Filter-feeding fishes range in size from anchovies the size of your finger to whale sharks longer than a school bus.
Most of what we know about this feeding technique is based on how small fishes and invertebrates filter planktonic food from the water. Dr. Misty Paig-Tran has been interested in the four independent evolutionary lineages of very large filter feeders — all of them cartilaginous fishes.
These giant sharks and rays feed on prey the same size as other filter-feeders, yet they are orders of magnitude larger. They include some very charismatic species: the whale sharks, basking sharks, megamouth sharks, and the manta and devil rays.
Studying these large fishes in their natural environment is difficult as they are fast- swimming and are often only accessible seasonally. So, Paig-Tran, in collaboration with Dr. Adam Summers, combined field studies with lab work in a flume and morphological investigations using the tabletop scanning electron microscope at Friday Harbor Labs.
An important point to consider when thinking about the problem of filtering huge numbers of small prey items out of the water is that the filter pore size for all the large filter-feeders is larger than the prey. This has very interesting implications for biomimicry and explains why the filters do not clog, but it makes the filtering itself somewhat mysterious.
In the first of their studies, published as a cover article in the Journal of Experimental Biology, they showed that the speed of swimming alone could affect the size selectivity of the filter. A filter-feeding whale shark or manta ray could tune its filter to the locally available prey by shifting its swimming speed. This is quite remarkable, but it does not really shed any light on exactly how the particles are being captured, and once they are captured, how they are being transported. For that they turned to the microscope and surveyed the shape of the filter elements.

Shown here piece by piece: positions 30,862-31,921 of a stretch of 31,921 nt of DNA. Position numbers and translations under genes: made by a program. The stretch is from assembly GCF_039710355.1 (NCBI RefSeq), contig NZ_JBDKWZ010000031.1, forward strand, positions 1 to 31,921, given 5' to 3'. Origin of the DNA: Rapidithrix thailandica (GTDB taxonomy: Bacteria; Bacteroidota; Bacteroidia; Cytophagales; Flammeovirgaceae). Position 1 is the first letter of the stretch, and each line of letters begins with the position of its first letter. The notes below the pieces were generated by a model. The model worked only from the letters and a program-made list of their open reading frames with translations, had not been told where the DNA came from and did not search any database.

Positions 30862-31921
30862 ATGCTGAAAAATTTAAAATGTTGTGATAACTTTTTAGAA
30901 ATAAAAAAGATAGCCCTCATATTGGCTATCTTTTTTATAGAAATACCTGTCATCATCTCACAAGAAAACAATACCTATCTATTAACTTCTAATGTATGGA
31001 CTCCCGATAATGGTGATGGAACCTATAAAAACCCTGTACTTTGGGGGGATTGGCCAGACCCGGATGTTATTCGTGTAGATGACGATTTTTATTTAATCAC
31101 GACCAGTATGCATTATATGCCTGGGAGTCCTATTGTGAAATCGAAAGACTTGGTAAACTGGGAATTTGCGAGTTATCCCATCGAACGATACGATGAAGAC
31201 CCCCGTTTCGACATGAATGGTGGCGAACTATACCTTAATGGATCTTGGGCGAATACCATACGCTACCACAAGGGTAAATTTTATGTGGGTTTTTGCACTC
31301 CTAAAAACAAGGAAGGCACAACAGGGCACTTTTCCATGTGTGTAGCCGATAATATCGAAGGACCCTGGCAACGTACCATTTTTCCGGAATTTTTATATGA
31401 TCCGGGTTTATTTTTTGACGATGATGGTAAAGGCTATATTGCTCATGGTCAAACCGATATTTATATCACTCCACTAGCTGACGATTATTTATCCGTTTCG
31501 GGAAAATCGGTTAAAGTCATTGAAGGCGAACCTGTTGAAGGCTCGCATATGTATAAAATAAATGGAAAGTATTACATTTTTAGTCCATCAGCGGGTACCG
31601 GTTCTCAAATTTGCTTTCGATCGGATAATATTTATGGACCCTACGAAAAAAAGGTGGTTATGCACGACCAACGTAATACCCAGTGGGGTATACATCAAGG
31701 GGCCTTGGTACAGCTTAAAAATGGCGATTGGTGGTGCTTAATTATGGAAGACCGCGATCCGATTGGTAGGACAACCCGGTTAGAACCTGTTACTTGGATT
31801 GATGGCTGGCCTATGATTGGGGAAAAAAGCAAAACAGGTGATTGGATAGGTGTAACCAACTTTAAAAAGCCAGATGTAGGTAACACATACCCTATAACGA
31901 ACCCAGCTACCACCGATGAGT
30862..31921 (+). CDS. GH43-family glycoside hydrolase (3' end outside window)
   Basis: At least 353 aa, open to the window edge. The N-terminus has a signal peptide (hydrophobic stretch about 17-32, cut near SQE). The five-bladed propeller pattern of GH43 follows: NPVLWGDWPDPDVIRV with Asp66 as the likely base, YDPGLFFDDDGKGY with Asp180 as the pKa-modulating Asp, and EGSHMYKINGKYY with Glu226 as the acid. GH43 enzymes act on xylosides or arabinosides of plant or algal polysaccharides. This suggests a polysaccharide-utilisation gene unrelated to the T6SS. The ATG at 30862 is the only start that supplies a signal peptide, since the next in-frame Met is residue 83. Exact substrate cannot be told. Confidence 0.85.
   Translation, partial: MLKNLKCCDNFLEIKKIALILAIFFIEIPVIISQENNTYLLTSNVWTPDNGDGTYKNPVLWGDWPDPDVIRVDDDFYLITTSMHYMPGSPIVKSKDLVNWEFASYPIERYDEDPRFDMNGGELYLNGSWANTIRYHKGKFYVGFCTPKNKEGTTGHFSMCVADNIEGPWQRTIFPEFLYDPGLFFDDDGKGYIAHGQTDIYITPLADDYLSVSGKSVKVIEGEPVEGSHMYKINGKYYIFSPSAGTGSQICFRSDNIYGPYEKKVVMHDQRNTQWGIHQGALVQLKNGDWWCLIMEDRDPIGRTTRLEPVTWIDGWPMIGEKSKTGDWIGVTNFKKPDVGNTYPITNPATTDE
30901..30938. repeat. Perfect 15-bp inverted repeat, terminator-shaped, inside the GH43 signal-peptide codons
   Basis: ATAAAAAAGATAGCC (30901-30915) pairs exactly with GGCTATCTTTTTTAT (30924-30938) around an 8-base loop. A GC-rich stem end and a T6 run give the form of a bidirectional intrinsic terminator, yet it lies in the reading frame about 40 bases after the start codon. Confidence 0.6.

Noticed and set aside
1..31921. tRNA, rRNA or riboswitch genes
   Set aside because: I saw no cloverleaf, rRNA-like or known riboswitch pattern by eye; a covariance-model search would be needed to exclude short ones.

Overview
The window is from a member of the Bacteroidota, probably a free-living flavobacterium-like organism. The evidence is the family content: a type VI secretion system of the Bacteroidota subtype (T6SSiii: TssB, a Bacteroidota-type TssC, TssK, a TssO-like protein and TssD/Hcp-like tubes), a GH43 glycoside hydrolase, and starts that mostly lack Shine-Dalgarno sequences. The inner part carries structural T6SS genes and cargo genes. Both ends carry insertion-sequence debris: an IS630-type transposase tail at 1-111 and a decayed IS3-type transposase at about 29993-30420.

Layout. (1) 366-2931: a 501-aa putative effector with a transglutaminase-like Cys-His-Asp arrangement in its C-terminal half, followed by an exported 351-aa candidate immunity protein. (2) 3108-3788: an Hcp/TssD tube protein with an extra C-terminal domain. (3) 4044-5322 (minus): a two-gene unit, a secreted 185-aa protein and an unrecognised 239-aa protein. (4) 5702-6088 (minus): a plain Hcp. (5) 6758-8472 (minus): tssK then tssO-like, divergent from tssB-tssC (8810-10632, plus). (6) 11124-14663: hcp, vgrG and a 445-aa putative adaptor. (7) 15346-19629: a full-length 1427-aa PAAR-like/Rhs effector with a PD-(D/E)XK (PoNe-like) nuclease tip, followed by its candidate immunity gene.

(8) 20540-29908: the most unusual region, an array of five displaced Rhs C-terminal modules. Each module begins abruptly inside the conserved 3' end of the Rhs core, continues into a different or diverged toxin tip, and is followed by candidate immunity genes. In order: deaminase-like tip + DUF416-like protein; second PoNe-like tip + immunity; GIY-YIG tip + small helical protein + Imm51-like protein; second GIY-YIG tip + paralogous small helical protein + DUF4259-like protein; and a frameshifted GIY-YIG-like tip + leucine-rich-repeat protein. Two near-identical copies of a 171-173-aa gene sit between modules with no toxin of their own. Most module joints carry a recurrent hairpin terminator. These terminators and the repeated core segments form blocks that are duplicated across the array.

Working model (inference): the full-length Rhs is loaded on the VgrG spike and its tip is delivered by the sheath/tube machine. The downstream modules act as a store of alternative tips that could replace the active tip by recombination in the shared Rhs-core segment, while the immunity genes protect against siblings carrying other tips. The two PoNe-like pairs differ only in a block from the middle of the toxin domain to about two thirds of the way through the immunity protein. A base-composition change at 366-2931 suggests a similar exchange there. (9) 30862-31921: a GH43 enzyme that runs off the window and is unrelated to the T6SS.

Fishes make use of a keratinous structure (the material your fingernail is made of) called the gill raker to filter their prey from the water. In many fishes these rakers resemble the teeth of a comb and strain food from water via a sieving mechanism, just as you would separate pasta from water with a colander.
A cover article just published in the Journal of Morphology, the second of a three part series on filtering, finds Paig-Tran and Summers looking at the manta and devil rays gill rakers. These fish have an unusually shaped raker — a flattened filter pad that resembles the bi-lobed leaves of a fern. The surface of the filter pad is highly variable between species and these differences have huge effects on the way the animals separate food from water.
Some of the devil rays have a layer of tiny hairs (cilia) that transport particles toward the animal’s esophagus for swallowing. In addition to providing the ammunition to fuel further studies on the fine scale flow patterns the work also has important conservation implications.
We were surprised to find that each species of ray is easily distinguished simply by the shape of their filters. This is exciting news for manta and devil ray conservation.
Fishing pressure for mantas has increased recently as traditional Asian medicine claims that the filters of these fishes help to aid the liver with removing toxins from the body. It is not uncommon to see thousands of dried, isolated gill structures in markets.
The illustrations of the rakers in the recent paper have already been used to identify the species being targeted to supply a market in China.
Presumably a thorough survey of markets could serve as an assay of the diversity of devil rays being caught for this new trade.
Manta ray feeds on plankton. Photo by Dr. Steven Kajiura.